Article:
The Residents, a notoriously masked group of cult pioneers that has been making underground art and music in San Francisco for 50 years, had quite a year lined up for 2020.
Tours were booked, tickets were sold, and in January of 2020, The Residents staged a new live performance of their 1988 album "God in Three Persons" at the MOMA in New York, complete with a live band, dancer, and media artist John Sanborn collaborating with director Travis Chamberlain to create a visual feast for the eye.
Then, well, we all know what came shortly after that, and plans for 2020 were kaput for us all.
Now, more than a year later, The Residents are one of the first bands to be selling tickets for an indoor tour across the U.S. this summer, followed by a winter jaunt through Europe, which is fitting for a group of many firsts, like music videos and CD-ROMs.
That said, all wasn’t lost for The Residents in 2020. Homer Flynn, manager of The Residents, said via email, "The cancellation of the tour opened up the band’s schedule, allowing them to begin production on a film project that they have been working on for several years. The film, called Triple Trouble, is now well into post production."
But before they head up to Portland, Oregon, to kick off their “Dog Stab!” tour on Aug. 19, The Residents will be featured on the 40th anniversary show of "Night Flight," a TV series that first aired in the 1980s on the USA Network, where The Residents had multiple appearances.
Following a common trend, "Night Flight" now has a streaming service called Night Flight Plus, with monthly and yearly memberships gaining access to a plethora of material from the last 40 years as well as new, exclusive content.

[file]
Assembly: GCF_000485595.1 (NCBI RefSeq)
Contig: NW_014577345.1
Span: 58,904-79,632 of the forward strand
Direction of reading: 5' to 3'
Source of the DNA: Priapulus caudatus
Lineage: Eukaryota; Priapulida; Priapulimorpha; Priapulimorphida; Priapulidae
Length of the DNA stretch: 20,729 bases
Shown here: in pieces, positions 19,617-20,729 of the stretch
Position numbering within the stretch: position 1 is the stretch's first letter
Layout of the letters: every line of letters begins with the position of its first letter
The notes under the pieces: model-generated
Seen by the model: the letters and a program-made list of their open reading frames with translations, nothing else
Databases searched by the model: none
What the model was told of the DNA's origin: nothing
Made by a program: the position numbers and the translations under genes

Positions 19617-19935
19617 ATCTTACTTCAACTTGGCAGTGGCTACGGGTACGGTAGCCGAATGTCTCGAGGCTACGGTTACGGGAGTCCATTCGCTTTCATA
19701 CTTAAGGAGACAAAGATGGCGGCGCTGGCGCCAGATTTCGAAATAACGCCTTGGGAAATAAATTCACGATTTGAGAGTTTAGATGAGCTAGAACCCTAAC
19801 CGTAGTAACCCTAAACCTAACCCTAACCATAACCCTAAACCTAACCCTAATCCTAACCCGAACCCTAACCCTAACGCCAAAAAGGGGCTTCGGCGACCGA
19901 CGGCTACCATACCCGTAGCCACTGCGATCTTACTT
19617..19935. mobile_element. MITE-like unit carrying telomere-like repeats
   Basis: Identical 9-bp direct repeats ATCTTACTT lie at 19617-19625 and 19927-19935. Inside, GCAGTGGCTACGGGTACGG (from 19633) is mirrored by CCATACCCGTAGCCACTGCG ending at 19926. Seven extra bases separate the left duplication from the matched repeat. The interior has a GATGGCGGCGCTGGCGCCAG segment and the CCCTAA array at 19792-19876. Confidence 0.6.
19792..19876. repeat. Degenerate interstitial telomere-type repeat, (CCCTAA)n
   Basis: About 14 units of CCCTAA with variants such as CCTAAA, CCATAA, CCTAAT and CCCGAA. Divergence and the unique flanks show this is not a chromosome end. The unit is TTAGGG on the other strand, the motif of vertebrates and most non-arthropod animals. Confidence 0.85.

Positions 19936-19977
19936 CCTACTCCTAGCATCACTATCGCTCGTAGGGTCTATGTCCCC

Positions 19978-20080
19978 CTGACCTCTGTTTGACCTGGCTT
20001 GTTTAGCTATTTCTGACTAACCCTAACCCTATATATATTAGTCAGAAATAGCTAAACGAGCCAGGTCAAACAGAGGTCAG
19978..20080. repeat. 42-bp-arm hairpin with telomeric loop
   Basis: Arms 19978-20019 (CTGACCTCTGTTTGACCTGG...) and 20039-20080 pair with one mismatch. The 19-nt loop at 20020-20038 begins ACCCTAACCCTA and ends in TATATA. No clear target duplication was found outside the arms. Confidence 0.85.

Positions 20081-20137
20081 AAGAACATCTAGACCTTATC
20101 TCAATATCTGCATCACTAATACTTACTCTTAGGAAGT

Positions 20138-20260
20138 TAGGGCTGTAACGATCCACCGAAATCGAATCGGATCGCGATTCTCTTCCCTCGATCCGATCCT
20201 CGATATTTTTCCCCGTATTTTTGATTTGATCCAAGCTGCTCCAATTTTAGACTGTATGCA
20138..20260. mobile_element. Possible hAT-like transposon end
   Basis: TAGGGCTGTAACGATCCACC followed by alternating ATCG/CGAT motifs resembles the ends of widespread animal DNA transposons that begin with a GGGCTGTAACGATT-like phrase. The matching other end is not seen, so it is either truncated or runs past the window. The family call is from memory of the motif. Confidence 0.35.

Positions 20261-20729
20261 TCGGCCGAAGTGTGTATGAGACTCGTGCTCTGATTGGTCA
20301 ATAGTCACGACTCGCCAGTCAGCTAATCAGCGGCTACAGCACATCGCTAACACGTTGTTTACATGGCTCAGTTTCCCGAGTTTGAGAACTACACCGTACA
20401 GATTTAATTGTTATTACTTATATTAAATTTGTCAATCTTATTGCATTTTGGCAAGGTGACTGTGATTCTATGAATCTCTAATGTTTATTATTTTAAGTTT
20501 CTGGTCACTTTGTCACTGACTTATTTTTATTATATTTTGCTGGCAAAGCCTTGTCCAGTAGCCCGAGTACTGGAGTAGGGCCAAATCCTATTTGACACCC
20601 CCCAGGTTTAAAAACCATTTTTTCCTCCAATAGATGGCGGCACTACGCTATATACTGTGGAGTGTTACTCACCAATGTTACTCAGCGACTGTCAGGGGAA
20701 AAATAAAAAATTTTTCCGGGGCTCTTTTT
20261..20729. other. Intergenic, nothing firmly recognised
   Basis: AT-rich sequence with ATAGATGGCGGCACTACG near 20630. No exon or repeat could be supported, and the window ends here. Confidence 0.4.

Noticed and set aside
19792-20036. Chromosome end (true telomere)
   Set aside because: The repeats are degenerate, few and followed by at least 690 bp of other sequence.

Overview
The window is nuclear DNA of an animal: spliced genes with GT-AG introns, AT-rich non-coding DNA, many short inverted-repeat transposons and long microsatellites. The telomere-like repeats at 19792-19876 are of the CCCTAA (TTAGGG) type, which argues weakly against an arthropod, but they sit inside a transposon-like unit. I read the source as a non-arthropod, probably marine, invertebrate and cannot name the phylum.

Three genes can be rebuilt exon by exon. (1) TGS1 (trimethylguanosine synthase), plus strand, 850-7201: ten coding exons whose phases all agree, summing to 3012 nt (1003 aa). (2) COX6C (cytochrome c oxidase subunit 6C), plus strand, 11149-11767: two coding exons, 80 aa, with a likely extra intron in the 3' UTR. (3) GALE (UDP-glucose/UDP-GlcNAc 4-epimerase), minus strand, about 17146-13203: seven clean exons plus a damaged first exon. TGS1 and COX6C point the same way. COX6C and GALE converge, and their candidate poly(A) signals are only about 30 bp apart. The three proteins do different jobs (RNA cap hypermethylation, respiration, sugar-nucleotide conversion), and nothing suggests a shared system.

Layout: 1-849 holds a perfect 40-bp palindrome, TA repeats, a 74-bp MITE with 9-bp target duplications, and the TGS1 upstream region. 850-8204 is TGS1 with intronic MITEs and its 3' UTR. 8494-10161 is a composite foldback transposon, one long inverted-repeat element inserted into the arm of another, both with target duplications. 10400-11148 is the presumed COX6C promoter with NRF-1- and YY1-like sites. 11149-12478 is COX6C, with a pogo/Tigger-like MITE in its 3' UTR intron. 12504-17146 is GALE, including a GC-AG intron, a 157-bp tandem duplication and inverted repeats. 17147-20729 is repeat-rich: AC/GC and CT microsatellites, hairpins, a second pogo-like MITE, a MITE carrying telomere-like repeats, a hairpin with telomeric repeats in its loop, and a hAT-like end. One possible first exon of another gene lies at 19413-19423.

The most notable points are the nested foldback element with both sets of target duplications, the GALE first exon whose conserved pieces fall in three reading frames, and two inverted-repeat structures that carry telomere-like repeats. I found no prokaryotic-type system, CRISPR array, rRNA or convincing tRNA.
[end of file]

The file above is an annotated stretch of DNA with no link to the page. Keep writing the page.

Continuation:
On Saturday, June 5, Night Flight Plus will debut The Residents' "Duck Stab! Alive!" – "a contemporary recreation of the band’s 1978 DUCK STAB! album," said Flynn. “It’s ‘ALIVE!’ because it was recorded live-in-the-studio over three days.”
NBC Bay Area was invited into 25th Street Recording studios in Oakland a few weeks ago to take in the scene. After a year of not covering anything indoors, it was interesting to be inside with a group of people in a working environment. Having covered The Residents in the past, it was always normal for them to be in masks, but now we all were.
My first thought at seeing the stage set up was that it felt very current with, the now ubiquitous, ring lights illuminating the completely covered faces of each of the four band members, all donning new outfits similar to the "In Between Dreams" costumes, but with different fabric and headwear.
Four camera operators slid high-tech red cameras back and forth across overlapping rails, while in the next room, director John Sanborn cued pre-produced background videos for each song, which were then projected onto screens behind the group. Sanborn watched a cluster of monitors as it all unfolded before him.
In between the cameras and the band were four dancers wearing black coveralls with, what appeared to be, black 3D-printed duck masks. In their hands were a hodgepodge of cell phones, selfie sticks and gimbals they used to film The Residents while moving around them, constantly switching perspectives in a fluid, sometimes erratic paparazzi performance, which also gave a modern day edge.
Sanborn had to get the final cut finished and approved in 10 days. In the editing room, the background video projections were sometimes overlaid onto the images filmed of the band, creating a great effect where the band seems to be in the middle of the footage, which was sometimes decades-old material from The Residents’ extensive video catalogue.
In the end, everyone seemed happy with the results and happy to have the opportunity to be doing their part of it.
"The Residents were thrilled to be back at work, especially with such a seasoned professional crew,” Flynn said. “The results speak for themselves.”